“Candidates must have a degree before being accepted into the program, and some require a minimum grade point average and a willingness to relocate,” Day said. “In Victoria’s case, she well exceeded the GPA requirement and didn’t need to relocate very far!”

Once the interview process was complete and she was accepted as a PAQ intern, Scira was given a tour of AFTAC’s radiochemistry lab, a state-of-the-art facility that identifies radiological or nuclear debris in support of the center’s Nuclear Debris Collection and Analysis Program.

“Right now, I’m doing what’s called alpha-beta coder analysis,” she explained. “In simpler terms, I am utilizing a computer program to calculate radiochemistry results, and manually verifying all of the calculations using data analysis software tools. I’m eager to get trained on other lab positions like quality control and mass spectrometry analysis.”

Dr. Bill Johnson, senior scientist, had nothing but praise for the new member of the AFTAC workforce.

“Victoria has gotten up to speed extraordinarily fast in a very technically-challenging position,” said Johnson. “Her position generates information that is used at the highest levels of our government for those senior leaders to make decisions related to potential violations of international nuclear treaties. In the few months she’s been here, she’s done amazing things and is well on her way to becoming a certified data analyst.”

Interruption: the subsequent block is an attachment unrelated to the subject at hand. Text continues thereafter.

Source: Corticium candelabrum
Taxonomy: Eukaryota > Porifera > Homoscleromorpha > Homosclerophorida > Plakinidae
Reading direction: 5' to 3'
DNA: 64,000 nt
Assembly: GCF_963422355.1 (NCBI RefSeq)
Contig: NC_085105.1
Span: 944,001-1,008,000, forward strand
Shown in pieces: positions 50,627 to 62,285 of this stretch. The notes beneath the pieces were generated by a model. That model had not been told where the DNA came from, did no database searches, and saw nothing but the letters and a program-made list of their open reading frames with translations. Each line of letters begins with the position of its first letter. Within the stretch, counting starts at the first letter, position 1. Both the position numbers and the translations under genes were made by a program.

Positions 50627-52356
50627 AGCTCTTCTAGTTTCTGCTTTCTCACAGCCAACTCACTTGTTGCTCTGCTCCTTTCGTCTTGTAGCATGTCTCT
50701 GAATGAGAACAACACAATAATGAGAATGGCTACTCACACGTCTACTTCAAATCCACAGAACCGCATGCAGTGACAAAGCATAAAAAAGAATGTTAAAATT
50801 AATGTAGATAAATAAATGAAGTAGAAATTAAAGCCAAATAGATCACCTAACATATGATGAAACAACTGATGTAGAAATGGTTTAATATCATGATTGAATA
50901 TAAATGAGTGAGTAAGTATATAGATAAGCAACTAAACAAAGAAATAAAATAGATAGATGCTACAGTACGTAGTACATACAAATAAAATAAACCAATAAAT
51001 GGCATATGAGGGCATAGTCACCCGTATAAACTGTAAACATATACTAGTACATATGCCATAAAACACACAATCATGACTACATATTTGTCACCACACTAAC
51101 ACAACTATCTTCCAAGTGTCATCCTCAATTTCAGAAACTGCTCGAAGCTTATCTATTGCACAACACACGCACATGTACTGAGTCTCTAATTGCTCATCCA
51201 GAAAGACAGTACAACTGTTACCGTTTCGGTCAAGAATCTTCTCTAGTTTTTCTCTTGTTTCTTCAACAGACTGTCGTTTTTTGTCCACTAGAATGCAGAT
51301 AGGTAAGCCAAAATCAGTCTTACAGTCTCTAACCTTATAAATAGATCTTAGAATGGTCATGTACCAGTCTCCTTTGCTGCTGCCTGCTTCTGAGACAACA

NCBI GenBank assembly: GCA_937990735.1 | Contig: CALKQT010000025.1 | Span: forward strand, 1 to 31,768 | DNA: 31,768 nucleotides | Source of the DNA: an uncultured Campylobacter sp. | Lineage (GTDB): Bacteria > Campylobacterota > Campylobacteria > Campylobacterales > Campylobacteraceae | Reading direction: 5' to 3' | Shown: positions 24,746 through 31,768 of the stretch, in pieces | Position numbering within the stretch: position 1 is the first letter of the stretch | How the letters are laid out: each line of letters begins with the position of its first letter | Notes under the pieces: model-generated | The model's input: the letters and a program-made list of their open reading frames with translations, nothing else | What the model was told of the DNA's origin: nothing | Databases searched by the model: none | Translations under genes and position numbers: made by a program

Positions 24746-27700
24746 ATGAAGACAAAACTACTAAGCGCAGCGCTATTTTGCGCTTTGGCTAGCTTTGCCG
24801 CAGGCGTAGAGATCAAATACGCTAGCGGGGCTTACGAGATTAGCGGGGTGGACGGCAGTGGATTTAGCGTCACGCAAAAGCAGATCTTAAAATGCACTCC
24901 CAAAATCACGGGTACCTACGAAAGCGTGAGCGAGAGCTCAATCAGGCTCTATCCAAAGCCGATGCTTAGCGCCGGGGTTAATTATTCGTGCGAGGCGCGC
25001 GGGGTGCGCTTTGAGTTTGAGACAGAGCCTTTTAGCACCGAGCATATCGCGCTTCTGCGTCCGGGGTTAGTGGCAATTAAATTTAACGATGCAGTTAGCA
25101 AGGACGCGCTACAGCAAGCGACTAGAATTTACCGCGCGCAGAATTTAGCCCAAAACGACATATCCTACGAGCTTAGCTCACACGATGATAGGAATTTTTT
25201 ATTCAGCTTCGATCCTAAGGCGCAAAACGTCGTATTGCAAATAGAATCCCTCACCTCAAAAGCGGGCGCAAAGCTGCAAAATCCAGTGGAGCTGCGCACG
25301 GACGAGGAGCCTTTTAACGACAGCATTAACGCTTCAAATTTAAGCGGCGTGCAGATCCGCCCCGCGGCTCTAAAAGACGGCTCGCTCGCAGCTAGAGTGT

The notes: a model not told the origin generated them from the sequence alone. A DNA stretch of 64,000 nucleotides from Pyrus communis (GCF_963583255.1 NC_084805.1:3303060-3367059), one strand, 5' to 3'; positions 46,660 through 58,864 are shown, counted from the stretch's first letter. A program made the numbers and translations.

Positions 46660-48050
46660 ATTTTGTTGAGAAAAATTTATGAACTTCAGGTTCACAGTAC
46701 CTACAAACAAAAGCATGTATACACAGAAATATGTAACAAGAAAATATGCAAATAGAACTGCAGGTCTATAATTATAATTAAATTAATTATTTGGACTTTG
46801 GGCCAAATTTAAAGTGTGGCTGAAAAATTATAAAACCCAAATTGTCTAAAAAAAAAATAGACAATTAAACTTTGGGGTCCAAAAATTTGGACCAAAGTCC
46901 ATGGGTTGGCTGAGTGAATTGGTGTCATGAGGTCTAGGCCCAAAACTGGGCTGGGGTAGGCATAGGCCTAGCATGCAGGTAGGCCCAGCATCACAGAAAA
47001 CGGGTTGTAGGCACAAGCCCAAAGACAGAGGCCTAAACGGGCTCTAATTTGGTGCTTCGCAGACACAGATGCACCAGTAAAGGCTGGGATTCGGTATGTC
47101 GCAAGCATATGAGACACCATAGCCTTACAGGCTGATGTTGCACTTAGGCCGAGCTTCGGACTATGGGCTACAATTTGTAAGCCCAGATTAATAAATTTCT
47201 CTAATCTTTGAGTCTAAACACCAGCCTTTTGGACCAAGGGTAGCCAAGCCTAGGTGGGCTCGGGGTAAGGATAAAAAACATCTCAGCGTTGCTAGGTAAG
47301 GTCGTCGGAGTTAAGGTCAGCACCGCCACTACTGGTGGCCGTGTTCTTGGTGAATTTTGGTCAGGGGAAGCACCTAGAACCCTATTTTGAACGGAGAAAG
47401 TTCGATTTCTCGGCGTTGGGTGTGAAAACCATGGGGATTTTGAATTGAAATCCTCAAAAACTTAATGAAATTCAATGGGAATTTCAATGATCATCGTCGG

When asked who has been her most influential mentor, Scira quickly responded, “My dad.”

“He has been my biggest cheerleader throughout this entire process,” she said with a smile. “I have always been interested in STEM fields, and when I was a kid, my father was such a role model for me. He is a mechanical engineer and I always thought his job was super interesting. He took notice at an early age and always encouraged me to pursue all sorts of STEM opportunities.”

She added, “He’s been cheering me on every step of the way, and it’s always fun to talk about engineering topics with him.”

Laura Merritt and Robert Lucio, both from the Air Force Personnel Center’s Science and Engineering Career Field Team, manage the PAQ program and were instrumental in Scira’s hiring action.

“We were thrilled to welcome Ms. Scira into the Science and Engineering Palace Acquire program this year,” said Merritt. “The S&E PAQ program targets high-caliber, dynamic individuals with strong leadership potential and a desire to pursue higher career goals. Looking at her exemplary qualifications, Victoria encompasses everything we desire in a future leader in the engineering community. We expect she will continue to excel in our program and we look forward to her ongoing contributions to the PAQ program and the science and engineering career field.”

While unsure if she’ll make civil service a full 20-year career, Scira plans to pursue a master’s degree in a different field of engineering. “I’d definitely recommend the Palace Acquire program to others. It’s a long process, but very worthwhile!”